Legislators preparing to work on the 2023 Farm Bill invited insights from the hemp industry this week. From the panel of industry reps and the lawmakers themselves, one theme arose again and again: It’s time to craft a regulatory framework for CBD.
Marking the first hearing the House Committee on Agriculture has held on hemp, a subcommittee heard testimony July 28 on the U.S. Department of Agriculture's Hemp Production Program.
Their aim was to gather information on how to tweak the next Farm Bill to support hemp farmers and manufacturers, helping the industry flourish after some initial ups and downs since hemp was legalized in 2018.
“As we look towards the next Farm Bill, we can continue to address ongoing issues and provide our farmers, producers, processors and agricultural researchers with the resources they need,” said Chair Stacey Plaskett (D-U.S. Virgin Islands).
“While markets for hemp products such as fiber, grain and flower are developing, they are still volatile and uncertain,” Plaskett noted. “To support farmers, producers and the ongoing development of this reemerging sector, it’s crucial that USDA continue to work to support and expand hemp production and the hemp industry.”
“While markets for hemp products such as fiber, grain and flower are developing, they are still volatile and uncertain.”
— Chair Stacey Plaskett, House Agriculture Subcommittee on Biotechnology, Horticulture, and Research
Eric Wang, chief executive officer of Ecofibre speaking on behalf the US Hemp Roundtable, said the lack of CBD regulations was partially responsible for volatility in the hemp industry.
“In passing the 2018 Farm Bill, Congress made very clear its intent to support the production and sale of hemp and hemp derivatives such as CBD,” Wang said. “… Thousands of U.S. growers planted hemp in response, with farming for CBD representing most of the hemp acreage at that time. However, public statements by FDA officials stating that it’s unlawful to sell ingestible hemp-derived CBD products have taken their toll on the industry.
“Public statements by FDA officials stating that it’s unlawful to sell ingestible hemp-derived CBD products have taken their toll on the industry.”
— Eric Wang, Chief Executive Officer of Ecofibre
"CBD commerce and investment has been chilled due to continued inaction at the federal level,” Wang continued, “which has impaired economic opportunity for American farmers and processors. … Consumers have also been impacted. Bad actors sell products without appropriate safeguards and mislead consumers with false label claims.”
Wang noted that FDA Commissioner Dr. Robert Califf acknowledged in May that the FDA has done little to regulate CBD products. Califf said the agency needed more regulatory authority from Congress to build an enforceable framework.
Wang asked lawmakers to include language in the 2023 Farm Bill giving the FDA that increased authority.
Ryan Quarles, commissioner of the Kentucky Department of Agriculture called the lack of direction from the FDA "the biggest issue facing hemp today."
“Without clear direction from the FDA,” he added, “large retailers will not carry CBD products and many business leaders are reluctant to move forward the the development and manufacturing of these products.”
“Without clear direction from the FDA, large retailers will not carry CBD products and many business leaders are reluctant to move forward the the development and manufacturing of these products.”
— Ryan Quarles, Commissioner of the Kentucky Department of Agriculture
Ranking members Jim Baird (R-IN) and Glenn Thompson (R-PA) both said it seemed like a miss that no one from the USDA or Food and Drug Administration was set to speak at the hearing.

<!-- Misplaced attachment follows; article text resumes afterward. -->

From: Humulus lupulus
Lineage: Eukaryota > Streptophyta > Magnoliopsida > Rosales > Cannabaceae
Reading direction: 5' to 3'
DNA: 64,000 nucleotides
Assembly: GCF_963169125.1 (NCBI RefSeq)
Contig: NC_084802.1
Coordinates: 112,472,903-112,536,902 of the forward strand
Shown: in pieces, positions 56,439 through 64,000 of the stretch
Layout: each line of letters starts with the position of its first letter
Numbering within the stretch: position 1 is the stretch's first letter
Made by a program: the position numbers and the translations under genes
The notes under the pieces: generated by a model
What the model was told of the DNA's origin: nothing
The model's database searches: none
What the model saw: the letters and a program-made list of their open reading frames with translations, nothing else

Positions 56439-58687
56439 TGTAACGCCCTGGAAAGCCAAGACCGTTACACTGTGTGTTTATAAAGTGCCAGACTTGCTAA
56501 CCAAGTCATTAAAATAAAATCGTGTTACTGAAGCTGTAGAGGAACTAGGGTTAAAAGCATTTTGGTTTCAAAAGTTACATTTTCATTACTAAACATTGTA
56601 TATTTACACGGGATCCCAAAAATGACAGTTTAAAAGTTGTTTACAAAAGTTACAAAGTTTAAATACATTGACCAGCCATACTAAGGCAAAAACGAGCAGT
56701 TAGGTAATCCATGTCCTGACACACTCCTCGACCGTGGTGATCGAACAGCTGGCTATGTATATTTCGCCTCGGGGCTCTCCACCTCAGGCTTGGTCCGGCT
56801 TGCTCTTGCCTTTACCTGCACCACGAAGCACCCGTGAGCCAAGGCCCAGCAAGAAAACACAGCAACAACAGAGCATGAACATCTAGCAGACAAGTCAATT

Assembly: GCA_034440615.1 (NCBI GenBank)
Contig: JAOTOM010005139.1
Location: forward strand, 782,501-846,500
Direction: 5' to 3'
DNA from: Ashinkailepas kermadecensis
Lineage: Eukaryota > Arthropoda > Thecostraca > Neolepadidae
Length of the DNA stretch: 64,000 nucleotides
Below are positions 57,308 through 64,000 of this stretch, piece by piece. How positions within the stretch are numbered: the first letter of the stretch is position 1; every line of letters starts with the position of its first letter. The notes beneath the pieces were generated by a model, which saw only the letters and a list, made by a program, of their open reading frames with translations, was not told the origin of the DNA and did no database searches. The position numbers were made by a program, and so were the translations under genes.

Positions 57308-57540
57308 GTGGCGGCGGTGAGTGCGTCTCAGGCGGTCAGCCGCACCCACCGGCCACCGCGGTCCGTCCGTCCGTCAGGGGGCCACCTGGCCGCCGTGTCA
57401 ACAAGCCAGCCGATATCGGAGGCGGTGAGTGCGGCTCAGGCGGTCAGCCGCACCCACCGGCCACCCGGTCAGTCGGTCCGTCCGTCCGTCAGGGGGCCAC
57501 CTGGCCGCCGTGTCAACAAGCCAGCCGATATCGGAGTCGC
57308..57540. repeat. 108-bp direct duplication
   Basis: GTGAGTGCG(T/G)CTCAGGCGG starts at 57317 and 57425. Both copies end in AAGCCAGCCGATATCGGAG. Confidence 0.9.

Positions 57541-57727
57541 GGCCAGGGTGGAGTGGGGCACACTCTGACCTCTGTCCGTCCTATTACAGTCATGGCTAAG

“I do believe it is a missed opportunity that we don’t hear from the federal agencies … tasked with implementing provisions to hemp today,” Baird said. “Madam Chair, I remain hopeful that we can hear from both the USDA and FDA at one of our future meetings.”
Baird noted that much of the hemp being grown in the U.S. is being used to make CBD, and challenges have led to a decline in hemp acres planted.
“Since the passage of the 2018 Farm Bill, there has been no regulatory framework from the Food and Drug Administration for CBD products,” Baird said, “leading to some uncertainty for producers, for manufacturers and retailers, as well as consumers.”
“I am disappointed we’re having another hearing where USDA and, in this case, the FDA too are missing in action, absent without leave, from the discussion,” Thompson said. “I think everyone in attendance would have welcomed their perspectives as a part of this hearing. These two agencies have an integral role related to both regulation and oversight of the hemp program. And without them we’re missing a piece of the puzzle on an issue that has never once been publicly discussed by this committee.”
“I am disappointed we’re having another hearing where USDA and, in this case, the FDA too are missing in action, absent without leave, from the discussion.”
— Rep. Glenn Thompson
Not all of the panelists focused on CBD.
Dr. Brandy Phipps of Ohio’s Central State University recommended diversification in the grain sector. Establishing hemp as a safe ingredient could provide sustainable animal feed with an improved nutritional profile, benefitting human health.
Mr. Marcus Grignon, executive director of Hempstead Project Heart in Wisconsin, recommended exempting growers of hemp grain and fiber from testing background checks, easing banking restrictions for hemp businesses and creating a USDA stamp of approval for hemp being shipped between jurisdictions in the U.S.
Kate Greenberg, commissioner of the Colorado Department of Agriculture, recommended removing DEA requirements for testing labs, allowing the use of certified seed as an alternative to strict testing requirements, removing background checks for growers and establishing a regulatory process to allow the use of hemp as feed.